“… with Cathy and Heathcliff, you can’t empathise

They’re selfish and nasty, they cheat and they lie.”

“But they love with a passion, you don’t need to approve

Or to like or respect them, but fail to be moved?”


“I’m with Claire, I don’t like it at all

The characters are hateful, the story is dull.”

“And what’s with that Nelly, interfering old hag,

A gossip, a stirrer, a nosy old nag.”


“Are you crazy, or blind? This is love on grand scale,

Consuming and flaming, not sickly and pale.

How can you not like it? It’s raw and blood red

Besides,” she leaned forward, “Heathcliff’d be great in bed.”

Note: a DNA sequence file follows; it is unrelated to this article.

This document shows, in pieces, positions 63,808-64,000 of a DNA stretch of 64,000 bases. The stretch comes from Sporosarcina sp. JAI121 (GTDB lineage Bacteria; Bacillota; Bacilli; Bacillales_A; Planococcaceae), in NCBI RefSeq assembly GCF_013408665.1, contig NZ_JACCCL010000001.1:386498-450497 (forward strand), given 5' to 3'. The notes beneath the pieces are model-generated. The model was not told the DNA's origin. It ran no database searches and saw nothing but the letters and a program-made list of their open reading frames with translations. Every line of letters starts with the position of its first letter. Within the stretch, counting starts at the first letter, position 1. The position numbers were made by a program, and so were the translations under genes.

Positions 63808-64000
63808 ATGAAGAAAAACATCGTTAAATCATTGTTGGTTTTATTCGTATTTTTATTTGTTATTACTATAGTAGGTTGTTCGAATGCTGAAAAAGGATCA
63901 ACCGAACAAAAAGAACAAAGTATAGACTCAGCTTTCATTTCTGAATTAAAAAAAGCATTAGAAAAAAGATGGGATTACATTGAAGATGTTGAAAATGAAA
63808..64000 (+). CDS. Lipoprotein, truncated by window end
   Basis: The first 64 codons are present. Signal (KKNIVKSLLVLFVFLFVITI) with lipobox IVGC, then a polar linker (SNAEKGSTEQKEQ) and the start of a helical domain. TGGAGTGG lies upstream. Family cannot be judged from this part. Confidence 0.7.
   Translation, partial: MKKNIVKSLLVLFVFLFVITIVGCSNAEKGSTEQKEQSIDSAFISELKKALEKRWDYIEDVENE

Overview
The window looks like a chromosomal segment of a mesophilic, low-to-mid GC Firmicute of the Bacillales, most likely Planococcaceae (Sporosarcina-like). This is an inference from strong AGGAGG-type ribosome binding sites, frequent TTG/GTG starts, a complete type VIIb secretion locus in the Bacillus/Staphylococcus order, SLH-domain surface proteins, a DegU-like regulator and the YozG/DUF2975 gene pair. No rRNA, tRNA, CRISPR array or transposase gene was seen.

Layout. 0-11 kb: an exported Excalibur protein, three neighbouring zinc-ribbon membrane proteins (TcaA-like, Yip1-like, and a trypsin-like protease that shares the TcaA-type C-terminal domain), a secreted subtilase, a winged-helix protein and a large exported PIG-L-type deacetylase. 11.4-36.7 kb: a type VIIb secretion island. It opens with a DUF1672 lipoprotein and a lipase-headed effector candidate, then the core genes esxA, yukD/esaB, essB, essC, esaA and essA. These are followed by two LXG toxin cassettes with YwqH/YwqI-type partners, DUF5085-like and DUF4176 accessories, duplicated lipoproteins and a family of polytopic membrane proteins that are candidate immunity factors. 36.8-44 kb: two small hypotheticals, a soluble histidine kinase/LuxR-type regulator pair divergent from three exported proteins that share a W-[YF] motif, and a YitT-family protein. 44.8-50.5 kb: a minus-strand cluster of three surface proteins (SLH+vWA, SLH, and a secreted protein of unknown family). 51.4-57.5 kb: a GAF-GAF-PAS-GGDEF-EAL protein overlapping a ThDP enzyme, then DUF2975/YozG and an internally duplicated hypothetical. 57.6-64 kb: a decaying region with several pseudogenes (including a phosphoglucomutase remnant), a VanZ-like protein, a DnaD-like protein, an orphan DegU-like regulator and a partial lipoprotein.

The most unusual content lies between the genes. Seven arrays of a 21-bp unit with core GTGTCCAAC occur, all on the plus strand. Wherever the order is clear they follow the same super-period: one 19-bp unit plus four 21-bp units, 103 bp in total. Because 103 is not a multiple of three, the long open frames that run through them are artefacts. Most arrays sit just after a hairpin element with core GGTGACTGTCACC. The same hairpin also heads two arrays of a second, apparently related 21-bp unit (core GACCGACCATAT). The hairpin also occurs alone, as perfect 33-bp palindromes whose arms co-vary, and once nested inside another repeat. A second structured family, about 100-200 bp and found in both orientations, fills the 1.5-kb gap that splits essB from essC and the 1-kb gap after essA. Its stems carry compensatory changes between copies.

“No!” Claire replied. “He’d be violent and mean,”

“That’s as may be, but he’d sure make you scream.”


Valerie downed her lager and smiled,

“The prose is laborious, the characters vile.”


“But remember Heathcliff, Cathy dead in his hold

His pain and his anguish, relentless and bold

Remember his plea, his piteous howl,

‘How can I live sans my life, live sans my soul?’

You’re right he is vicious, more devil than man,

And she is deceitful, a cowardly sham

And they are abhorrent and twisted and cruel

But they are in love! And this love makes them cruel.”


Valerie raised her eyebrows and said,

“I’d just rather read a good book instead.”


“Now Jane Eyre,” said Claire, “that one was good.

With characters who love, but behave like they should.

Jane I believe in. Jane I can like.

She is meek but with strength, and she does what is right.”


“Now don’t get me wrong here, I love the book too